Chris Davis knows how bad his 2017 season was. The Orioles first baseman asked to meet with a small group of reporters before the team's final game of the season because he wanted to apologize for -- not explain away -- his performance.
Davis will look for an explanation this offseason when he works in Texas with Orioles hitting coach Scott Coolbaugh as he tries to recapture the magic that earned him a seven-year, $161 million contract.
Two years into the deal, Davis is deeply disappointed, and so are Orioles fans, many of whom have singled him out for criticism.
Just how rocky was 2017 for Davis?
Despite missing a month with an oblique strain, Davis still struck out 195 times -- in 42.8 percent of his at-bats. He averaged more than 1.5 strikeouts a game, and had he played in 160 games as he did in 2013 and 2015 -- his two outstanding seasons -- Davis would have struck out 244 times, which easily would have been a major league record.
In his words, Davis has "always been a high strikeout guy." Even in 2013 and 2015 when he hit a combined 100 home runs, Davis struck out in more than a third of his at-bats.
But observers saw something much different in Davis this season. In 2014, when he batted .196 and had his season truncated by a 25-game suspension for use of Adderall without a prescription, he wasn't nearly as passive at the plate as he was this year. There were countless called third strikes this season.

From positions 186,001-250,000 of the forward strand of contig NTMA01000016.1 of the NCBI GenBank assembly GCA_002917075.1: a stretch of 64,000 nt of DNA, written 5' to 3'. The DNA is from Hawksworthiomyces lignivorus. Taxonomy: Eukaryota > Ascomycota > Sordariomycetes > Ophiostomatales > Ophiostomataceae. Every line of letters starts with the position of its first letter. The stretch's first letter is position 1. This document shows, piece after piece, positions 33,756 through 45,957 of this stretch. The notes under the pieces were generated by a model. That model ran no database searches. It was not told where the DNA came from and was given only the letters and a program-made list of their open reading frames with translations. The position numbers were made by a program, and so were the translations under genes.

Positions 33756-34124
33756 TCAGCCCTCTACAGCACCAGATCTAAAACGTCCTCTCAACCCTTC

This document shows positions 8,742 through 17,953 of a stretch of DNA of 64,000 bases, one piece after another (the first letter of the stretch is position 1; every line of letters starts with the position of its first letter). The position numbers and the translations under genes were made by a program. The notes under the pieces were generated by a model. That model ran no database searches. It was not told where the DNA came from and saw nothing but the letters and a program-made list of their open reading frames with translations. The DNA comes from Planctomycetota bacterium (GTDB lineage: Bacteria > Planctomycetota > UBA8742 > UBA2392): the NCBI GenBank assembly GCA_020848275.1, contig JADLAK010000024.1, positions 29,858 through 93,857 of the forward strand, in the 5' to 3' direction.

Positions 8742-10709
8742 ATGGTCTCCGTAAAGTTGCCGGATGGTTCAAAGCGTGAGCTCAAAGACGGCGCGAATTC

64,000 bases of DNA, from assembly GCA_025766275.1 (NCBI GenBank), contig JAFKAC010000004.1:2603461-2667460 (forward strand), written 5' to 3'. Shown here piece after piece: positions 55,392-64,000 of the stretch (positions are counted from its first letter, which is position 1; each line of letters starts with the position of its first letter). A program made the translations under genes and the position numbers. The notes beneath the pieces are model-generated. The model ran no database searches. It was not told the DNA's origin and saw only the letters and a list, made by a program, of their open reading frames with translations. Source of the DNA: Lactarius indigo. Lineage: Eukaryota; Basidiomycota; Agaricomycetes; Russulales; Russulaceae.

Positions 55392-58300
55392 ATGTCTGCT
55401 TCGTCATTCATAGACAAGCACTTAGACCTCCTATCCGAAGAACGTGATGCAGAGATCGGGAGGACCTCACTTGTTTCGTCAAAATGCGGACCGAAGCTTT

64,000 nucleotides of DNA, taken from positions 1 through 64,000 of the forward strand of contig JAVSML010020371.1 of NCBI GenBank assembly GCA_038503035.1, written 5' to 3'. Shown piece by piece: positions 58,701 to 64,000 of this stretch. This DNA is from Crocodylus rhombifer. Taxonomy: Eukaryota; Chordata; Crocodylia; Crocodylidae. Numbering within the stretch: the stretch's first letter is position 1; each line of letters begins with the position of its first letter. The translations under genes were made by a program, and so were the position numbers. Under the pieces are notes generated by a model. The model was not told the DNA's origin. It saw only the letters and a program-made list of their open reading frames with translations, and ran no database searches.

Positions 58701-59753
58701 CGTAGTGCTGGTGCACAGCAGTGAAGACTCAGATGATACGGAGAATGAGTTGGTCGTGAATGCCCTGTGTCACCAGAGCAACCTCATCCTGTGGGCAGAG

In the past, Davis always had the potential for being a dangerous hitter no matter the count, but not this year.
On 0-2 counts, Davis was 1-for-53 (.038) and struck out in 42 of those at-bats. The passivity exhibited itself more glaringly on full counts, in which Davis was 4-for-53 (.075). He walked 41 times and struck out 36 times on 3-2 counts.
Compare that with the rest of his career: Davis has 10 home runs on 0-2 counts and 28 when the count is full, but none came in 2017.
Even Davis' home runs were different this year. In 2015 when he led the majors with 47, nearly half of them (23) came with runners on base.
This year, 20 of his 26 homers were bases-empty shots, and only three of them came after the seventh inning. In 2015, 15 of his 47 home runs came in the eighth inning or later.
Not that his home runs were meaningless this year. Twenty-two of the 26 came with the Orioles within four runs.
Davis' defense wasn't as sharp this year as it had been in the past, either. He made seven errors -- all of them coming in his final 76 games at first.
The Orioles have an enormous investment in Davis. His large contract makes him untradeable, and he's personally invested in the area. While not a full-time resident, he's one of the few Orioles who owns a home here, and he devotes time and money to the University of Maryland Children's Hospital.
After the 2014 season, the Orioles hired Coolbaugh, who had worked with Davis with the Texas Rangers. The combination has been a successful one, and Davis is thinking it will be again.
When the Orioles report to spring training in February, they are surely hoping they'll see the Davis they saw in 2013 and 2015. And so are the fans.